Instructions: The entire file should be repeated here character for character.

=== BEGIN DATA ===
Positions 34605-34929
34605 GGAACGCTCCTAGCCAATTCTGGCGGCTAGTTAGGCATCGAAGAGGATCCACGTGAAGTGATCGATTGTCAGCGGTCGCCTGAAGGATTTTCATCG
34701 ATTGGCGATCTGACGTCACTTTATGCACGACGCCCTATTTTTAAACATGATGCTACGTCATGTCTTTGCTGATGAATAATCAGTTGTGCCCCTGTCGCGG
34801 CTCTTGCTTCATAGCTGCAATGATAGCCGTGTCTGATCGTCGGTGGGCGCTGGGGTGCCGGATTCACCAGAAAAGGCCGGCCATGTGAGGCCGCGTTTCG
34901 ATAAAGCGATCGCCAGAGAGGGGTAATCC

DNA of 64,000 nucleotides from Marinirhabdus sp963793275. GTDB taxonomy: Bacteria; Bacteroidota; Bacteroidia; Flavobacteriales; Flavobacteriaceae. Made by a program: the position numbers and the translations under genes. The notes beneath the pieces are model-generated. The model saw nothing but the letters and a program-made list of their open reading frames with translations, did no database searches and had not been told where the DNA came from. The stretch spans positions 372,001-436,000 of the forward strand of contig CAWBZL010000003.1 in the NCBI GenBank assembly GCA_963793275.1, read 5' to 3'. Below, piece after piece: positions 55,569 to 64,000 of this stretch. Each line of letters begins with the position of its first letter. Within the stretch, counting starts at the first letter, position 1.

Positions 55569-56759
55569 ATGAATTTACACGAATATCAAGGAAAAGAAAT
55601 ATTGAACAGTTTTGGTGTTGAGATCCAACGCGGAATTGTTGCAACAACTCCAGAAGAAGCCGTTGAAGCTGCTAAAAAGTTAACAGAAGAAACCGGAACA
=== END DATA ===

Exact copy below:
Positions 34605-34929
34605 GGAACGCTCCTAGCCAATTCTGGCGGCTAGTTAGGCATCGAAGAGGATCCACGTGAAGTGATCGATTGTCAGCGGTCGCCTGAAGGATTTTCATCG
34701 ATTGGCGATCTGACGTCACTTTATGCACGACGCCCTATTTTTAAACATGATGCTACGTCATGTCTTTGCTGATGAATAATCAGTTGTGCCCCTGTCGCGG
34801 CTCTTGCTTCATAGCTGCAATGATAGCCGTGTCTGATCGTCGGTGGGCGCTGGGGTGCCGGATTCACCAGAAAAGGCCGGCCATGTGAGGCCGCGTTTCG
34901 ATAAAGCGATCGCCAGAGAGGGGTAATCC

DNA of 64,000 nucleotides from Marinirhabdus sp963793275. GTDB taxonomy: Bacteria; Bacteroidota; Bacteroidia; Flavobacteriales; Flavobacteriaceae. Made by a program: the position numbers and the translations under genes. The notes beneath the pieces are model-generated. The model saw nothing but the letters and a program-made list of their open reading frames with translations, did no database searches and had not been told where the DNA came from. The stretch spans positions 372,001-436,000 of the forward strand of contig CAWBZL010000003.1 in the NCBI GenBank assembly GCA_963793275.1, read 5' to 3'. Below, piece after piece: positions 55,569 to 64,000 of this stretch. Each line of letters begins with the position of its first letter. Within the stretch, counting starts at the first letter, position 1.

Positions 55569-56759
55569 ATGAATTTACACGAATATCAAGGAAAAGAAAT
55601 ATTGAACAGTTTTGGTGTTGAGATCCAACGCGGAATTGTTGCAACAACTCCAGAAGAAGCCGTTGAAGCTGCTAAAAAGTTAACAGAAGAAACCGGAACA